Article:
Boardman schools to put new, 10-year levy on May ballot
By Jordyn Grzelewski
School district leaders will ask voters in May to approve a new, 10-year emergency tax levy.
The $4.9 million the levy would generate each year is needed because the state funding formula doesn’t work for Boardman schools, officials said after a special meeting Wednesday at which the school board approved the first reading of the levy resolution.
“It is my opinion that the community is going to pay for the school district they want, because the state has continued to pull money in the way they fund” schools, said Jeff Barone, school board president.
The measure would cost the owner of a $100,000 home $17 a month, officials said.
District Treasurer Nick Ciarniello said Boardman receives approximately $3.8 million less per year from the state than it is supposed to due to its status as a “capped” district. He explained that certain districts’ funding is capped so the state can meet its requirements to districts to which full funding is guaranteed.
Officials said Boardman is considered property-tax rich by the state’s standards – but households in Boardman earn average incomes. They said this puts the school district in a position where the state expects the district to raise much of its own funding through local taxes.
Also contributing to the district’s financial challenges is the phasing out of the tangible personal property tax. In 2012, the district received $3.4 million from that tax, according to information provided by the district. Next year, it will receive nothing.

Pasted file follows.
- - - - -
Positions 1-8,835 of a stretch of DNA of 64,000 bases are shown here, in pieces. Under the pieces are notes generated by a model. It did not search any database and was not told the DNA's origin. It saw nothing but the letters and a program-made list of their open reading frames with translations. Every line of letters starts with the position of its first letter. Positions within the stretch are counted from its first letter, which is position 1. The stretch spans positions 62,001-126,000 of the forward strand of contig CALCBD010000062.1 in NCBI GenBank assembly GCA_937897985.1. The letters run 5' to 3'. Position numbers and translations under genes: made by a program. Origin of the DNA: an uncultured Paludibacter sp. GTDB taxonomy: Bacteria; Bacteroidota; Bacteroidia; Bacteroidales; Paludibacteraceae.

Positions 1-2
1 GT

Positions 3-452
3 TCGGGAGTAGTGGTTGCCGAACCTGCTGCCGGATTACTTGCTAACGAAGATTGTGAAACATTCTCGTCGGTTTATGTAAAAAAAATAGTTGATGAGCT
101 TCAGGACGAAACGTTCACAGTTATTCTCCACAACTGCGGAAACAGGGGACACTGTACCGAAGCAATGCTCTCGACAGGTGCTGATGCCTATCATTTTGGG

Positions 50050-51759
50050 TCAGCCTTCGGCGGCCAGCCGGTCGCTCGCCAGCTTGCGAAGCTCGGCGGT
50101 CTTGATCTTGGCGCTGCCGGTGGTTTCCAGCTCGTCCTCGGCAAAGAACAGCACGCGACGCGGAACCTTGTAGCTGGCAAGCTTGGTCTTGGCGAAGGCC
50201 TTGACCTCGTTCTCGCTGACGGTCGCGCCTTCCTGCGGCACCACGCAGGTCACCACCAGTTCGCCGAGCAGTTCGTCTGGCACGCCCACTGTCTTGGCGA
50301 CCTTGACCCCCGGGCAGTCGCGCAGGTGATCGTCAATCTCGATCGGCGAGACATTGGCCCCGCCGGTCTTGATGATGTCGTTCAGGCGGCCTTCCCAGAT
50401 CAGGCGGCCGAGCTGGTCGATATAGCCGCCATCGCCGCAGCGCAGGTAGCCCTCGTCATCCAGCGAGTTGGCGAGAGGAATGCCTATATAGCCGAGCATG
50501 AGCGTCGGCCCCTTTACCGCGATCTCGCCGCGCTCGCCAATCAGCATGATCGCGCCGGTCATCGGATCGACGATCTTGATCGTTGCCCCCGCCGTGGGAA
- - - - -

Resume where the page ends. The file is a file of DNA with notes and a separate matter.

Officials also noted the recent reclassification of St. Elizabeth Boardman Hospital’s second tower as tax-exempt, which required the district to refund nearly $1 million in tax revenue to Mercy Health Youngstown in September.
This combination of factors is why the district is now turning to taxpayers, officials said.
Superintendent Tim Saxton said the district has been working to reduce spending. For example, he noted the district expects to eliminate 10 to 12 positions through attrition, resulting in approximately $610,000 in savings next school year.
But, “We can’t cut our way out of the losses from Columbus,” Barone said.
Currently the district is in deficit spending to the tune of approximately $3.4 million this year, Ciarniello said.
Officials said passage of the levy will help the district close that gap and maintain the programs and staffing it currently has.
If the levy doesn’t pass, the district will “have to look top to bottom” at staffing, transportation, athletics and other areas, Barone said.
The board will have a final reading of the resolution at its next meeting, which is scheduled for 6:30 p.m. Monday at Center Intermediate School.